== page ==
Make the crust:
In a bowl combine the cracker crumbs, the pecans, and the sugars, stir in the butter, and press the mixture into the bottom and 1/2 inch up the side of a buttered 9-inch springform pan. Chill the crust for 1 hour.
Make the filling:
In a bowl whisk together the pumpkin, the egg, the cinnamon, the nutmeg, the ginger, the salt, and the brown sugar. In a large bowl with an electric mixer cream together the cream cheese and the granulated sugar, beat in the cream, the cornstarch, the vanilla, the bourbon liqueur, and the pumpkin mixture, and beat the filling until it is smooth.
Pour the filling into the crust, bake the cheesecake in the middle of a preheated 350°F. oven for 50 to 55 minutes, or until the center is just set, and let it cool in the pan on a rack for 5 minutes.
Make the topping:
In a bowl whisk together the sour cream, the sugar, and the bourbon liqueur.
Spread the sour cream mixture over the top of the cheesecake and bake the cheesecake for 5 minutes more. Let the cheesecake cool in the pan on a rack and chill it, covered, overnight. Remove the side of the pan and garnish the top of the cheesecake with the pecans.
Wild Rice SaladGourmet | February 2000
We couldn't have an American potluck dinner that didn't include at least one thoroughly native dish. The wild rice, hickory nuts, and dried cranberries in this salad are a nod to the potluck's origins.Yield: Serves 12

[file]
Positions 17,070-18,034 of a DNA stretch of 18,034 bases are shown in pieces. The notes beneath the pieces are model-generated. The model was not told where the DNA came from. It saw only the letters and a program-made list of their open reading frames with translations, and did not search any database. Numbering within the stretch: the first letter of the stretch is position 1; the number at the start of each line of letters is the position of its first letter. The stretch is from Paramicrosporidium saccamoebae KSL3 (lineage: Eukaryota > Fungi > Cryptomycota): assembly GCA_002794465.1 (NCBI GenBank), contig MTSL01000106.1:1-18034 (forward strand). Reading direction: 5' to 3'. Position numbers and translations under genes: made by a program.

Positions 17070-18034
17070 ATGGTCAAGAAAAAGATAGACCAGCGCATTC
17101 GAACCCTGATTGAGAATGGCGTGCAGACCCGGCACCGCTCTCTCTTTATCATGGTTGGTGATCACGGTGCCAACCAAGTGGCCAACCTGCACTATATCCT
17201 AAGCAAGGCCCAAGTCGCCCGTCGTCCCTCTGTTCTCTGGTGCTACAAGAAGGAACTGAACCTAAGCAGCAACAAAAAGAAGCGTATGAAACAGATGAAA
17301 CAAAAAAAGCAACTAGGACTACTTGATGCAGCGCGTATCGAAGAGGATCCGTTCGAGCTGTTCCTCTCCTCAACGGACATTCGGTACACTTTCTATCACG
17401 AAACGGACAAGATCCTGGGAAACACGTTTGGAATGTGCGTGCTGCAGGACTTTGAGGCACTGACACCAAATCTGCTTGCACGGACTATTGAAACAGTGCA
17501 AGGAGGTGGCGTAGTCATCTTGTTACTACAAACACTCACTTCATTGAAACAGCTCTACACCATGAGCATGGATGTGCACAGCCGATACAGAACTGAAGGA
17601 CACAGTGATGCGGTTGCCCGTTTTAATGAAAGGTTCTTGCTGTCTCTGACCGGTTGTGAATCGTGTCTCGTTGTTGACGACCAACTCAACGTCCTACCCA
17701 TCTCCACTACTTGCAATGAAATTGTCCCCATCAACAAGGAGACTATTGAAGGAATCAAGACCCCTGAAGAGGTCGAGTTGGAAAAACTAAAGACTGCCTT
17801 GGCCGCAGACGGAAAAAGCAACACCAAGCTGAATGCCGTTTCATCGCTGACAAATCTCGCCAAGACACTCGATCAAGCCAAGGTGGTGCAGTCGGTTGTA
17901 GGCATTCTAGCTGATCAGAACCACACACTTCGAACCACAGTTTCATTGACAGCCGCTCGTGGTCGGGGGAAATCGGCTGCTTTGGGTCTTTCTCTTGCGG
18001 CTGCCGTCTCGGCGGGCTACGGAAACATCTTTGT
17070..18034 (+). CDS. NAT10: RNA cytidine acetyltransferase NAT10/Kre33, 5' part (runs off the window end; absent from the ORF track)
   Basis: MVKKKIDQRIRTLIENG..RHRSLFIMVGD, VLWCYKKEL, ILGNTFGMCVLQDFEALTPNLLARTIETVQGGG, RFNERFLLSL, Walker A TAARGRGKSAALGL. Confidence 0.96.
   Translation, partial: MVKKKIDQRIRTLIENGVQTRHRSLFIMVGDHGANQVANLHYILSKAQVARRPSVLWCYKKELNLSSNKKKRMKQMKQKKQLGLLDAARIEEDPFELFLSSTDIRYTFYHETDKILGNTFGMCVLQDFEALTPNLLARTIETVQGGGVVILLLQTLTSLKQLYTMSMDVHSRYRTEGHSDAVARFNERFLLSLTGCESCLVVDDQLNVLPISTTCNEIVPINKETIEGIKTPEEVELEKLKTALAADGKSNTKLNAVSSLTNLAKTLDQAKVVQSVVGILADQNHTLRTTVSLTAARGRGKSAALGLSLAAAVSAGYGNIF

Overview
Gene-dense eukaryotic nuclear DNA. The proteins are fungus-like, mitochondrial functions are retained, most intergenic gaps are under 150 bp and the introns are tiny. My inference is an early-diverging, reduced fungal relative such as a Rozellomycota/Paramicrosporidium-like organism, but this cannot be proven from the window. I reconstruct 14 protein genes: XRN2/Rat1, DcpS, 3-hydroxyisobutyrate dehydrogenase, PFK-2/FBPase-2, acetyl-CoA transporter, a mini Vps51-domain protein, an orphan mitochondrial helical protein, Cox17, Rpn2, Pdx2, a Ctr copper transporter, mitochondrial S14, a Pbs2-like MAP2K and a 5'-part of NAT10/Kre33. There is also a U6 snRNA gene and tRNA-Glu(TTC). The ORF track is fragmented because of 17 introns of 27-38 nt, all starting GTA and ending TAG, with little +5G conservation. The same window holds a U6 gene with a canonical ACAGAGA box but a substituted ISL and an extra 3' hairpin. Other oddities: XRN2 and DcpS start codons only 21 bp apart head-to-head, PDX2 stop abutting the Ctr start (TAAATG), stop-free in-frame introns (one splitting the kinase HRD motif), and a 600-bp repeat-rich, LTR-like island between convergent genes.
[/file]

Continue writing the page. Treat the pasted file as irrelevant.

Active Time: 25 min
Total Time: 1 1/4 hr
1 pound wild rice
1/4 cup fresh orange juice
3 tablespoons chopped shallot
3 tablespoons balsamic vinegar
2 teaspoons Dijon mustard
1 teaspoon minced garlic
1/2 cup extra-virgin olive oil
1 cup long-grain white rice
1 1/2 cups water
2 cups hickory nuts or chopped pecans, toasted
1 1/4 cups chopped fresh flat-leaf parsley
3/4 cup dried apricots, thinly sliced
3/4 cup dried cranberries
Rinse wild rice in a sieve under cold water, then combine with cold water to cover by 2 inches in a 5-quart pot. Simmer, covered, until tender, 45 minutes to 1 hour.
Make vinaigrette while wild rice is simmering:
Whisk together juice, shallot, vinegar, mustard, and garlic. Gradually whisk in oil until emulsified and season with salt and pepper.
Cook white rice:
After wild rice has been simmering 20 minutes, boil white rice and 1 1/2 cups water in a 1 1/2-quart heavy saucepan, uncovered and undisturbed, until steam holes appear on surface, about 8 minutes. Reduce heat to very low and cook, covered and undisturbed, 15 minutes more. Remove from heat and let stand, covered, 5 minutes.
Rinse cooked wild rice in a sieve under cold water and drain. Stir together rices, vinaigrette, nuts, parsley, dried fruit, and salt and pepper to taste.
Serve at room temperature.
Salad keeps, covered and chilled, 3 days.